Perimenopause-The Journey Begins

"Is it hot in here, or is it just me?" Countless numbers of women have asked that question many times over the years. Frequently, the response to the question is a tongue-in-cheek quip having something to do with menopause. While medication, spicy foods, and hot drinks can cause hot flashes, they are more often associated with women who are entering the transition phase of life called perimenopause.

You've Got To Be Kidding!

Perimenopause begins several years before menopause as the ovaries gradually begin to produce less estrogen. It can start as early as the 30s, but more often, it begins in the 40s, several years before menopause. Perimenopause lasts until menopause-that time when the ovaries stop releasing eggs. During the last two years prior to menopause the decline in estrogen speeds up.

Many women have woken up in the night soaked from a drenching sweat. Wondering if they had had a fever, most don't realize it is a release of estrogen in the body that has caused the sweat. Perhaps after a few such episodes and a visit to their doctor, they recognize they have embarked upon the next phase of life.

Oh, Joy.  This Is Fun...NOT

Transitioning into menopause has a list of symptoms, which serve as signals that the journey has begun in earnest. Hot flashes, breast tenderness, and PMS symptoms that seem to be over-the-top can keep a woman feeling uncomfortable and sometimes out of control. Add the sexual changes such as decreased libido, vaginal dryness, and discomfort during sex, a woman can think she's losing her mind. Many other changes can happen as well, such as sleep disruption, moodiness, and fatigue. Put them all together and you have perimenopause.

Many women have the idea that all of these symptoms are, in fact, menopause. However, they begin long before menopause and some of them may continue after menopause has taken place. Menopause is official when a woman has gone 12 months without a menstrual period. Until such time, a woman is considered perimenopausal. The doctor can make the diagnosis of perimenopause based upon the symptoms. Blood tests can be run to determine hormone levels but evaluation of them may be difficult due to the extreme fluctuation of hormones during perimenopause.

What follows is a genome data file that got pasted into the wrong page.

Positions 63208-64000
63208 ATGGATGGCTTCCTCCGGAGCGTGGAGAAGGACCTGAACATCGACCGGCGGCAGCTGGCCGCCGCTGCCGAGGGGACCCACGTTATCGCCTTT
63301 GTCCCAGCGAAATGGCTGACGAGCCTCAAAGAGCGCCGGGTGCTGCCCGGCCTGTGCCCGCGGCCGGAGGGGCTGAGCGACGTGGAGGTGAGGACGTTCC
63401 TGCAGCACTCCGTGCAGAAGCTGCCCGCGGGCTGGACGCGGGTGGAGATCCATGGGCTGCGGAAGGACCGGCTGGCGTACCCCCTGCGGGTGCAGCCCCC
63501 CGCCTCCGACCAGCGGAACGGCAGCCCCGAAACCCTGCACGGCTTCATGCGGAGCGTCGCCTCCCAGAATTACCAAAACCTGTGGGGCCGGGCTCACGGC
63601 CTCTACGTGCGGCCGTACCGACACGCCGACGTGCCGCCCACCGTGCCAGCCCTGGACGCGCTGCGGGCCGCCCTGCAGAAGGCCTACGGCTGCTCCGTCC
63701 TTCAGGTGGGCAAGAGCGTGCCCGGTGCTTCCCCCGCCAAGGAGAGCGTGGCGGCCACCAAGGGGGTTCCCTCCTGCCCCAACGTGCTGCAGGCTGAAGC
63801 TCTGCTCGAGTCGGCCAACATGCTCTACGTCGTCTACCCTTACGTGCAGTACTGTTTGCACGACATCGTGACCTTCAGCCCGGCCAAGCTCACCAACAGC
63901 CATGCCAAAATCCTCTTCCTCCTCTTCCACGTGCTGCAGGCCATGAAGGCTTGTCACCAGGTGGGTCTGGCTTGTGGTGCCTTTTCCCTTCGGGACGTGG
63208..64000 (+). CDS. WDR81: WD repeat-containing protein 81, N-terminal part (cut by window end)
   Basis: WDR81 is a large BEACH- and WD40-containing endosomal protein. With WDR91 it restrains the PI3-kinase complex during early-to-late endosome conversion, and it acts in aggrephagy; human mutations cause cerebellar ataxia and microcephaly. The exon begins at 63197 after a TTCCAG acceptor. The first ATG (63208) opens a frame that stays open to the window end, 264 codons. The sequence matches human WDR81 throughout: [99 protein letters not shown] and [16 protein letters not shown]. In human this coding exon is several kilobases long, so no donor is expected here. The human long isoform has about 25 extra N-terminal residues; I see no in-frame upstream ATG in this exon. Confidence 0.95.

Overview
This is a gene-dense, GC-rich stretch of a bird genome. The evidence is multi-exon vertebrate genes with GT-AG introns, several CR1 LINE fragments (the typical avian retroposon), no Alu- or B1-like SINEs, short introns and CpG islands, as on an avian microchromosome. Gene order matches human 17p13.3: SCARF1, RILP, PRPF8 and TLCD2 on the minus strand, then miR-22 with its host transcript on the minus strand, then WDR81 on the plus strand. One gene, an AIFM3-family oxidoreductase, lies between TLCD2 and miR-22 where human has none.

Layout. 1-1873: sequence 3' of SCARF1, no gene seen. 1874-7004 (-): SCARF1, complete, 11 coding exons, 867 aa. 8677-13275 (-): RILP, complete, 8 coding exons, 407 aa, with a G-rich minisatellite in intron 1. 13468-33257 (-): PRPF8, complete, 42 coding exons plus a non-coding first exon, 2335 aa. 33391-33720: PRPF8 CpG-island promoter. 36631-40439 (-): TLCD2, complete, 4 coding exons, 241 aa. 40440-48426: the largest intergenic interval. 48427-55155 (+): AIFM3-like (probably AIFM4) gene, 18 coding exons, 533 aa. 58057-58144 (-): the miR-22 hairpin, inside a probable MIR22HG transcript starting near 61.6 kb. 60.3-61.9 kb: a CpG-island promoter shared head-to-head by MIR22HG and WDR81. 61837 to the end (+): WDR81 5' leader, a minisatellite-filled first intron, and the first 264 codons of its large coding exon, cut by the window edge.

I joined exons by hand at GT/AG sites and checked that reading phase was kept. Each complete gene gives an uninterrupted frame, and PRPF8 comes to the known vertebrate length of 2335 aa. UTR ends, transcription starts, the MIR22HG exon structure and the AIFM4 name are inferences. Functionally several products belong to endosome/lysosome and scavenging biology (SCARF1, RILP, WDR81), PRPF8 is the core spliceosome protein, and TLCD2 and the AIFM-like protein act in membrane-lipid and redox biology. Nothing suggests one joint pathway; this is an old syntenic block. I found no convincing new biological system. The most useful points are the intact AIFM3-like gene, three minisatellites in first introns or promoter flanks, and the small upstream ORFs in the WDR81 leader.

A woman can become pregnant during this period of transition, even though there is a decline in fertility. If a woman doesn't want to have a baby during perimenopause, then birth control should be used.

Ways To Take Control Without HRT

Some basic lifestyle choices a woman can make to help herself through perimenopause are also part of a healthy lifestyle. Diet, exercise, and maintaining a healthy weight are basic to good health. These things also will help with symptoms of perimenopause. Smoking cessation and a decrease in alcohol consumption are also important factors to include. Drinking enough water, getting enough sleep and taking a good vitamin/mineral complex round out the "what you can do at home" list for addressing symptoms of perimenopause.

If sexual problems, such as lack of libido and vaginal dryness are bothersome, a chat with the physician can be most beneficial.


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